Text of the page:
If you dispute information with a CRA, it will then contact the creditor’s department responsible for sharing data with CRAs to request it validates the information on your Credit Report. As this involves two companies corresponding with each other, there can be quite substantial delays with queues on both ends. The reporting company will then get back in touch with the CRA and either confirm the entry on your Credit Report is correct or the CRA will amend it as per its instructions.

Often a note is added to your Credit Report during the dispute called a ‘Notice of Dispute’ which will inform other organisations checking your Credit Report that you are currently disputing information. These Notices can potentially hold up future applications as potential lenders are forced to read the message, meaning that the check can’t be completed automatically.

Contacting the CRAs may also be appropriate if there is information that you believe doesn’t belong to you on your Credit Report. If it doesn’t belong to you, you may find that contacting the CRA as the first port of call is the best course of action in this instance.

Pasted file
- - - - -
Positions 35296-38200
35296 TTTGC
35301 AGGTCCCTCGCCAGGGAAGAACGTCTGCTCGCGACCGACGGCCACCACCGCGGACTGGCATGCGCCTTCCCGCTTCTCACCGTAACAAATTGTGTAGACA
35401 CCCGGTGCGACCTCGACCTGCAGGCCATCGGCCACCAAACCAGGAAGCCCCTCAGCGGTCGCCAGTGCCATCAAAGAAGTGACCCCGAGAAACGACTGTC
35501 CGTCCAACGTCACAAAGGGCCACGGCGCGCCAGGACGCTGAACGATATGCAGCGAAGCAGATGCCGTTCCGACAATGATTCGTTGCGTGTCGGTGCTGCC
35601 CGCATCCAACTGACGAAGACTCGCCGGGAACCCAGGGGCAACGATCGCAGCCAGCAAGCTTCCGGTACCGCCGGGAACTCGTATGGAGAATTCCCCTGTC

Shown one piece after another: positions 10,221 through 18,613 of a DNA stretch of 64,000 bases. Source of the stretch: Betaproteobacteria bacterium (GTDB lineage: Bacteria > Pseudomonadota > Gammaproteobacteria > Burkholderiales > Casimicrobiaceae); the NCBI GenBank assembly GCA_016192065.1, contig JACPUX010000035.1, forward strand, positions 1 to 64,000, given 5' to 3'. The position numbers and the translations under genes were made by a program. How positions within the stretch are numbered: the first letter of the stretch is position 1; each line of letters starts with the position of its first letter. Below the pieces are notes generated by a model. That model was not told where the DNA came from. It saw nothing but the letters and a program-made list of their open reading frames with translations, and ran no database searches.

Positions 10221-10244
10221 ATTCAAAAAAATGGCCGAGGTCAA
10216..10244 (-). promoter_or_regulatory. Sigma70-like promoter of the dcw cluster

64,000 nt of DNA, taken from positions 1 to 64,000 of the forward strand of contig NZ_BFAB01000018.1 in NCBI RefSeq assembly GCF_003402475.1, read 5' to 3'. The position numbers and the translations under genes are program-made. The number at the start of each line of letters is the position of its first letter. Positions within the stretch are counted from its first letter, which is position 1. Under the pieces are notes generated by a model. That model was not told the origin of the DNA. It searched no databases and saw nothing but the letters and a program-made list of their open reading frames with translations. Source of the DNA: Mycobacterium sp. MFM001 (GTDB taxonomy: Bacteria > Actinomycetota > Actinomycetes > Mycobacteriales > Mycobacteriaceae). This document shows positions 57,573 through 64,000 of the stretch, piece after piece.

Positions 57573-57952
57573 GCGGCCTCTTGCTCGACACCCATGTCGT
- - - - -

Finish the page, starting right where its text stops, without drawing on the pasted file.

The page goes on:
Can I add a Notice of Correction?

If you haven’t been able to remove information from your Credit Report or it was found to be correct, you are able to add a short note, known as a Notice of Correction.

Putting a Notice of Correction on your Credit Report should only be done if you believe it is essential and we generally advise not doing it. They tend to draw unnecessary attention to negative information to your Credit Report, meaning they can cause more harm than good. A potential lender checking your Credit Report also has to read the Notice before it can complete the credit check, meaning it can’t be completed automatically. This can cause delays in the application process with very little chance that it will be taken into account as part of the lending decision.

For this reason, we advise people to consider very carefully whether it is really worth adding a Notice of Correction.

One instance where adding a Notice is advisable is after identity theft. A Notice can be valuable during times where fraud has taken place as it can provide additional security for your Credit Report. For example, if a Notice is added advising potential lenders that you have been victim to identity theft, they can take extra measures to validate the identity of the applicant. You can even ask for a password to be included on the Notice, which needs to be provided during the application, to make your identity even more secure.

How do I check my Credit Report?

If you want to make sure your Credit Report is free from error, then you’ll need to check it for yourself.

You can try our Multi Agency Credit Report free for 30 days, then just £14.99 monthly, which you can cancel at any time online, by email, or freephone – whichever is easiest. You’ll have access to your full information from all four Credit Reference Agencies so you can be sure you’re seeing what lenders can see.

Updated on 03/01/2020 by Sam Griffin